$ oscap xccdf generate fix --fix-type ansible \ --profile xccdf_org.ssgproject.content_profile_stig-rhel7-disa \ --output stig-rhel7-role.yml \ /usr/share/xml/scap/ssg/content/ssg-rhel7-ds.xml
To generate an Ansible playbook based on the results of a scan, enter the following command:
$ oscap xccdf generate fix --fix-type ansible \ --result-id "" \ --output stig-playbook-result.yml \ results.xml
where the results.xml file contains results of the scan obtained when scanning with the --results option and the result-id option contains an ID of the TestResult component in the file with results. In the example, above, we are using empty result-id. This is a trick to avoid specifying the full result ID.
To apply the Ansible playbook, enter the following command:
$ ansible-playbook -i inventory.ini stig-playbook-result.yml
Note that the ansible-playbook command is provided by the ansible package. See the ansible-playbook(1) man page and the Ansible Tower User Guide for more information.
The atomic scan command enables users to use OpenSCAP scanning capabilities to scan docker-formatted container images and containers on the system. It is possible to scan for known CVE vulnerabilities or for configuration compliance. Additionally, users can remediate docker-formatted container images to the specified policy.
The OpenSCAP scanner and SCAP content are provided in a container image that allows for easier updating and and deployment of the scanning tools. The `atomic scan` command enables the evaluation of Red Hat Enterprise Linux based container images and running containers against any provided SCAP profile.
For example, here is how to scan the container for configuration compliance to the RHEL 7 DISA STIG profile.
$ sudo atomic scan --scan_type configuration_compliance \ --scaner_args profile=stig-rhel7-disa, report registry.access.redhat.com/rhel7:latest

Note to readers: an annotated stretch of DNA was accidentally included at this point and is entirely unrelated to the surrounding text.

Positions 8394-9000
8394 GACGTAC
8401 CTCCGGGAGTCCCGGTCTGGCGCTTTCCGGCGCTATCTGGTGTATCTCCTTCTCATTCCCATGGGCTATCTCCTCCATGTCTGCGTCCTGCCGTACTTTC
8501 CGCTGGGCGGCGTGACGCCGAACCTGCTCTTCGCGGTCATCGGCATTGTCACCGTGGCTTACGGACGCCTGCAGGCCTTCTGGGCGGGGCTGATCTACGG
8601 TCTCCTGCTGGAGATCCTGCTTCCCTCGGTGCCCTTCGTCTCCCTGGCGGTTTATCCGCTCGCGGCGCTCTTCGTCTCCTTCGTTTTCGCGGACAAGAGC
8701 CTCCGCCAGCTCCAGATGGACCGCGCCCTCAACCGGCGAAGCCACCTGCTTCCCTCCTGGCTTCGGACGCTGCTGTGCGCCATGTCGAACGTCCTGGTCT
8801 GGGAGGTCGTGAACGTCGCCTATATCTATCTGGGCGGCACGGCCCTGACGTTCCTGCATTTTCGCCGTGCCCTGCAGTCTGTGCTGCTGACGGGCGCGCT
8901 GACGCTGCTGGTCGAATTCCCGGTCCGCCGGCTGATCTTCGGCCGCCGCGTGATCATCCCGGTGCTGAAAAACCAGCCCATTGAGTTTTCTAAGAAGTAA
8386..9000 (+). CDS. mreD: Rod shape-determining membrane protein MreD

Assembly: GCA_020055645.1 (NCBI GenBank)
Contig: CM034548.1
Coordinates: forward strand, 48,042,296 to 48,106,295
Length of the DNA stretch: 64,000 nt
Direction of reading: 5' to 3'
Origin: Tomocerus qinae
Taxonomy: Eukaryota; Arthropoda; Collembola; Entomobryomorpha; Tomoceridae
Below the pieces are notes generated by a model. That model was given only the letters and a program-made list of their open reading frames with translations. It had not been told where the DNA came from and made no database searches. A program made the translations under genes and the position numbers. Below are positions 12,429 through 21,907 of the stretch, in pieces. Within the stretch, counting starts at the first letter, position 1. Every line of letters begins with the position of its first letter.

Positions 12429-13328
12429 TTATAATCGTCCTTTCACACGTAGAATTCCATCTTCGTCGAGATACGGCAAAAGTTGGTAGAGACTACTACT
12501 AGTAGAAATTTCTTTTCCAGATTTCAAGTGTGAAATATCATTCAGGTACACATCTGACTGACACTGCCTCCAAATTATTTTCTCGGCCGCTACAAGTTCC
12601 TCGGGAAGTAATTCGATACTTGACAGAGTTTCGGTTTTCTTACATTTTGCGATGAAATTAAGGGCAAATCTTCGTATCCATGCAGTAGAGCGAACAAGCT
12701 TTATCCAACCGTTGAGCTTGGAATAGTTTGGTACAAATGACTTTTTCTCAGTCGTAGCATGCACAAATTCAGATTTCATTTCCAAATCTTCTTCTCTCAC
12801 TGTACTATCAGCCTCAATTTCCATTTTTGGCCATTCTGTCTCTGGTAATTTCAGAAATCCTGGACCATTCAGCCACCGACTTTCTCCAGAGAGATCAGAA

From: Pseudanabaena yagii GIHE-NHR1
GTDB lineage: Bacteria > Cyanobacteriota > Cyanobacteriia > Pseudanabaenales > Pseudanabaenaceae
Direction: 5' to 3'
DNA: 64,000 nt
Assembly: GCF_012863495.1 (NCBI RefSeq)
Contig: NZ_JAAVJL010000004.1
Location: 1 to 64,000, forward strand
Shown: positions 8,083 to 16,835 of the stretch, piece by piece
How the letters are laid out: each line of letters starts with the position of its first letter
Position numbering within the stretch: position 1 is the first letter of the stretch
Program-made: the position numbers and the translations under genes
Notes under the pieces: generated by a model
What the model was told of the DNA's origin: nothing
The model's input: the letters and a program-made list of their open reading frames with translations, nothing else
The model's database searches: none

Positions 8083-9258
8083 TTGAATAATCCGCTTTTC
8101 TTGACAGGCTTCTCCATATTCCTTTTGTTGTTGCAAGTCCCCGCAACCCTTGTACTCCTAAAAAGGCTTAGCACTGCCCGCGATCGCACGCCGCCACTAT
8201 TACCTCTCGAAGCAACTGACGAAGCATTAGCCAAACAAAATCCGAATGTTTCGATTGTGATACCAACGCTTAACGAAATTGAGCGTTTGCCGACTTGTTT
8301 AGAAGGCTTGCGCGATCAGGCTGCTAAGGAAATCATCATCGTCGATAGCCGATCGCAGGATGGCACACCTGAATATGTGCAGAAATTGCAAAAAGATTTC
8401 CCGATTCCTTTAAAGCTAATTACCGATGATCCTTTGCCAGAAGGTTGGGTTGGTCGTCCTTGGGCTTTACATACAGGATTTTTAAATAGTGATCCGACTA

To remediate docker-formatted container images to the specified policy, you need to add the --remediate option to the atomic scan command when scanning for configuration compliance. The following command builds a new remediated container image compliant with the DISA STIG policy from the Red Hat Enterprise Linux 7 container image:
$ sudo atomic scan --remediate --scan_type configuration_compliance \ --scanner_args profile=xccdf_org.ssgproject.content_profile_stig-rhel7-disa,report \ registry.access.redhat.com/rhel7:latest
Finally, in order to automate security and compliance at scale for hybrid environments, you will need an automation strategy that includes products and tools that will help you scan and remediate more than a single machine at a time. For example, you can use OpenSCAP with a combination of Red Hat’s Management Portfolio, which includes Red Hat CloudForms, Red Hat Ansible Automation, Red Hat Satellite , and Red Hat Insights. Using OpenSCAP with these Red Hat Management portfolio projects, you can automate security and compliance at scale for your hybrid environment.
The built-in security automation capabilities of Red Hat Enterprise Linux with the integration of OpenSCAP with Red Hat Ansible Automation gives you the flexibility and ease of automating security compliance. This integration also provides the secure foundation to do security automation at scale by extending these built-in capabilities with Red Hat’s management portfolio.
Learn more in this webcast: Automating Security Compliance with Ease.